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Coming home to Eintopf

By Barbara Simmons I February 28, 2014

dinner plate with vegetibles, carrots, peas, beef

We moved to the lake “for good” in January of 1965. My parents bought our house on Castle Rock Road in 1963, and we spent summers and weekends commuting to the lake from Montclair, N.J. Route 80 had not been built yet. I was in the fifth grade.

Moving to the “country” was a culture shock for my brother and I, especially in the winter. So many things struck us as foreign: there were no sidewalks, we had to ride a school bus to the Ellen T. Briggs Elementary School, it was really, really dark at night and there were no kids to play with—just this big expanse of frozen lake, the wind, the snow, and the cold. It was a long cold and lonely winter for Frank and I. The only

With all the ingredients chopped and sliced and ready to go into the pot, chef Barbara Simmons seasons the lamb with a little salt and pepper.

things that got us through the winter were the all too infrequent visits from our friends in Montclair and my mother’s cooking.

My father, however, made the best of things. Horst Kertscher learned how to relax when we moved to Lake Hopatcong. Before coming up to the lake, my father never really had any hobbies. He worked nights, he worked days, he worked in the garden on the weekends. He worked all the time. Once we moved, though, my father learned how to fish. He joined the Knee Deep Club and made some great friends. Fishing became his passion. He bought a little wooden rowboat from Dick Dow’s on Nolan’s Point. He would go out every summer morning at sunrise, not coming in until he had caught one or two trout. He’d spend summer nights catfishing from the dock.

As extreme as it seemed to the rest of my family, my father wanted to go fishing in the winter. None of us really saw the appeal of standing on the frozen lake for hours at a time waiting for a pickerel to hit one of the tip-ups, but my father loved it. He would set out very early in the morning, in the freezing cold and load up the flexible flyer sled he had outfitted with a wooden crate. The crate held his ice fishing gear: the tip-ups, the auger, the chisel, the skimmer, a small bottle of schnapps to help keep him warm, and his pack of Camels. He could stay out all day, enjoying the solitude, catching fish. Frank and I would bundle up and go out on the lake to bring him hot black coffee and keep him company, but most of the day he’d be by himself. We couldn’t understand how he could stay out there all day, but he just loved ice fishing.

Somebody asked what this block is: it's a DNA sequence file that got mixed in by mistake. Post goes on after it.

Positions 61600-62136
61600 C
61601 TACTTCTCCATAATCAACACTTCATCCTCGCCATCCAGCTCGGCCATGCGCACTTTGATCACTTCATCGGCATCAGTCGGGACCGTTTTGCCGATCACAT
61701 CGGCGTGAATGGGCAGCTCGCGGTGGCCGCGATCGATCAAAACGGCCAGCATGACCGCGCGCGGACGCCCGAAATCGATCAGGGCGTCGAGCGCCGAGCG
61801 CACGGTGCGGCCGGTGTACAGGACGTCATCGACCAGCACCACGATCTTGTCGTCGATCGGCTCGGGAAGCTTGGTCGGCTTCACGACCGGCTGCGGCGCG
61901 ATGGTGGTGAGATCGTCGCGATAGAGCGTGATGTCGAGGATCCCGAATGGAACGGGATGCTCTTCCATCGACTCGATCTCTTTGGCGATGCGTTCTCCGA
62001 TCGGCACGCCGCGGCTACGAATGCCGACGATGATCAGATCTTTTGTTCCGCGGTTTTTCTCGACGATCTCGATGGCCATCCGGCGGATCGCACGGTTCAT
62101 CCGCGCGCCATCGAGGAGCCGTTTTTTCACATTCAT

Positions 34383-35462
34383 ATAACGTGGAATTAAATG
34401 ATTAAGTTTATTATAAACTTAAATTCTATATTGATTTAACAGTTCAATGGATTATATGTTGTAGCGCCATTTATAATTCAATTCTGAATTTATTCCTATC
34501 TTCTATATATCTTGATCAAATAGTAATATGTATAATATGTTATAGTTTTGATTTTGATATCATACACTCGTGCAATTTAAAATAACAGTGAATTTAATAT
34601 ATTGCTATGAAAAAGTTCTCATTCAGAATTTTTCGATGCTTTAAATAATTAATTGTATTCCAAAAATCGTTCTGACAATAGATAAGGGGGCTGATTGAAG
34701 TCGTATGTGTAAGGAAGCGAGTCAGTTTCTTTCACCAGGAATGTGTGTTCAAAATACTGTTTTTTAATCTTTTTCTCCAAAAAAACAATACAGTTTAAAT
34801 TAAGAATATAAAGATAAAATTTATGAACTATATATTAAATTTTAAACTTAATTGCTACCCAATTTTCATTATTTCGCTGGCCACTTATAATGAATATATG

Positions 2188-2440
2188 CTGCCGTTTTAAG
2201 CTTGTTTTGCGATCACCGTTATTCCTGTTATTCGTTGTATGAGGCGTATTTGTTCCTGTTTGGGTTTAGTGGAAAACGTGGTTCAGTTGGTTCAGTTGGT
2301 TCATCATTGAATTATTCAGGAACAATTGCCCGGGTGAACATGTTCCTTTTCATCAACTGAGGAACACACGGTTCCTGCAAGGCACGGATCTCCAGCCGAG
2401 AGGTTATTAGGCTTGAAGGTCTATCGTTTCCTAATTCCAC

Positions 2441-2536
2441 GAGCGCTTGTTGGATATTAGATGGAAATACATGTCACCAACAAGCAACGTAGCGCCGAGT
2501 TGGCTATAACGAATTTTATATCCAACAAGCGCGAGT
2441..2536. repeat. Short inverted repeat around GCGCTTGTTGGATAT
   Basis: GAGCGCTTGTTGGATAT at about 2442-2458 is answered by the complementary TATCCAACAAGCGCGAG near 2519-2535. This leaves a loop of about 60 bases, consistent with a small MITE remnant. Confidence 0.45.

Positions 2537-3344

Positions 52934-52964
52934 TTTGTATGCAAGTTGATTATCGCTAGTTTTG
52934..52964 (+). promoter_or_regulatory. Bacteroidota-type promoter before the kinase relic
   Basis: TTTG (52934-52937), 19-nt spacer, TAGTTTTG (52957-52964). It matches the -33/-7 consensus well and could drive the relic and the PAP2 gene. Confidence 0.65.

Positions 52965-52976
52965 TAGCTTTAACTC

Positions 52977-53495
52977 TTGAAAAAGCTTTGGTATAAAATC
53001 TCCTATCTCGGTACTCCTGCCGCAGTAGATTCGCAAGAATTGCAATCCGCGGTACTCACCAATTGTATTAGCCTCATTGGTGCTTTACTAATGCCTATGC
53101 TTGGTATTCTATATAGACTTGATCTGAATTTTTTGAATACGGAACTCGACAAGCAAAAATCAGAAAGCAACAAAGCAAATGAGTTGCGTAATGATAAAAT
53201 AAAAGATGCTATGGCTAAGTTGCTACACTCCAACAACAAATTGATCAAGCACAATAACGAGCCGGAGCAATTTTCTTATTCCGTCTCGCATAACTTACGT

There was nothing more comforting than coming home to one of my mother’s suppers, and I imagine it was especially nice for my father, having been out on the ice all day. Eintopf was a winter dish my mother, Gertrude, would start early in the afternoon and have ready by 6 p.m. for dinner. It is a simple dish, almost cooks itself and there is usually enough for leftovers the next day.

With all the ingredients chopped and sliced and ready to go into the pot, chef Barbara Simmons seasons the lamb with a little salt and pepper.

A word or two about the ingredients; rutabaga and lamb taste wonderful together—do try to include the rutabaga, but it can be omitted. The “Bohnenkraut,” or dried summer savory, is an herb that Germans use for seasoning string beans. Bohnenkraut literally means “bean herb” in English. It’s called summer savory here and is available on Amazon and in specialty German markets, like Schwind’s in Rockaway. I’ve read that thyme can be substituted for Bohnenkraut, but I would only use about one teaspoon of thyme. Rutabagas are widely available and are usually waxed, so they must be peeled before cooking. After peeling, I use my largest heaviest knife (a cleaver) to slice off the ends. Then I cut it in half, then quarters, then I slice it about ½ inch thick, yielding wedge-shaped slices.

Each layer of vegetables is seasoned to taste with salt and pepper—a light sprinkling is enough. I don’t measure—“Ich hab’s im Handgelenk” (loosely translates to I have a “feel” for it).

Eintopf (“one pot”)

Serves 5

2 tablespoons oil or butter

2 pounds lamb shoulder chops or lamb neck bones

2 tablespoons flour

2 cloves garlic, sliced

2 teaspoons fresh or dried rosemary

1 ½ pounds fresh string beans trimmed and cut in half

1 tablespoon summer savory (Bohnenkraut)

1 softball sized rutabaga, peeled and cut into large diced pieces or wedges

1 (16 oz.) bag of baby carrots, or 3 medium-sized regular carrots, peeled and cut into thick coins

4 medium-sized Yukon gold potatoes, sliced ½ inch thick. Peel them if you’re German.

1 teaspoon marjoram

kosher salt and pepper

1/3 cup dry red wine

Heat oil or butter in a large Dutch oven. Season lamb with salt, pepper and rosemary, dredging it in flour before adding to the Dutch oven. Sprinkle on the garlic slices and brown the meat well on all sides. Turn the heat down to a simmer and add the remaining ingredients in layers.

The diced rutabaga goes first, on top of the meat.  Season this layer with salt and pepper.

Then add the string beans, seasoning them with the Bohnenkraut, salt and pepper.

Next, add the carrots, seasoning them with a bit of salt and pepper.

Last, add a layer of sliced potatoes, seasoning them with the marjoram, salt and pepper.

Add in the red wine and simmer for 2 ½ to 3 hours.

Serve with a green salad. My mother’s salads featured Bibb lettuce, radishes and onions tossed with a tangy red wine vinaigrette. Enjoy—and stay warm!


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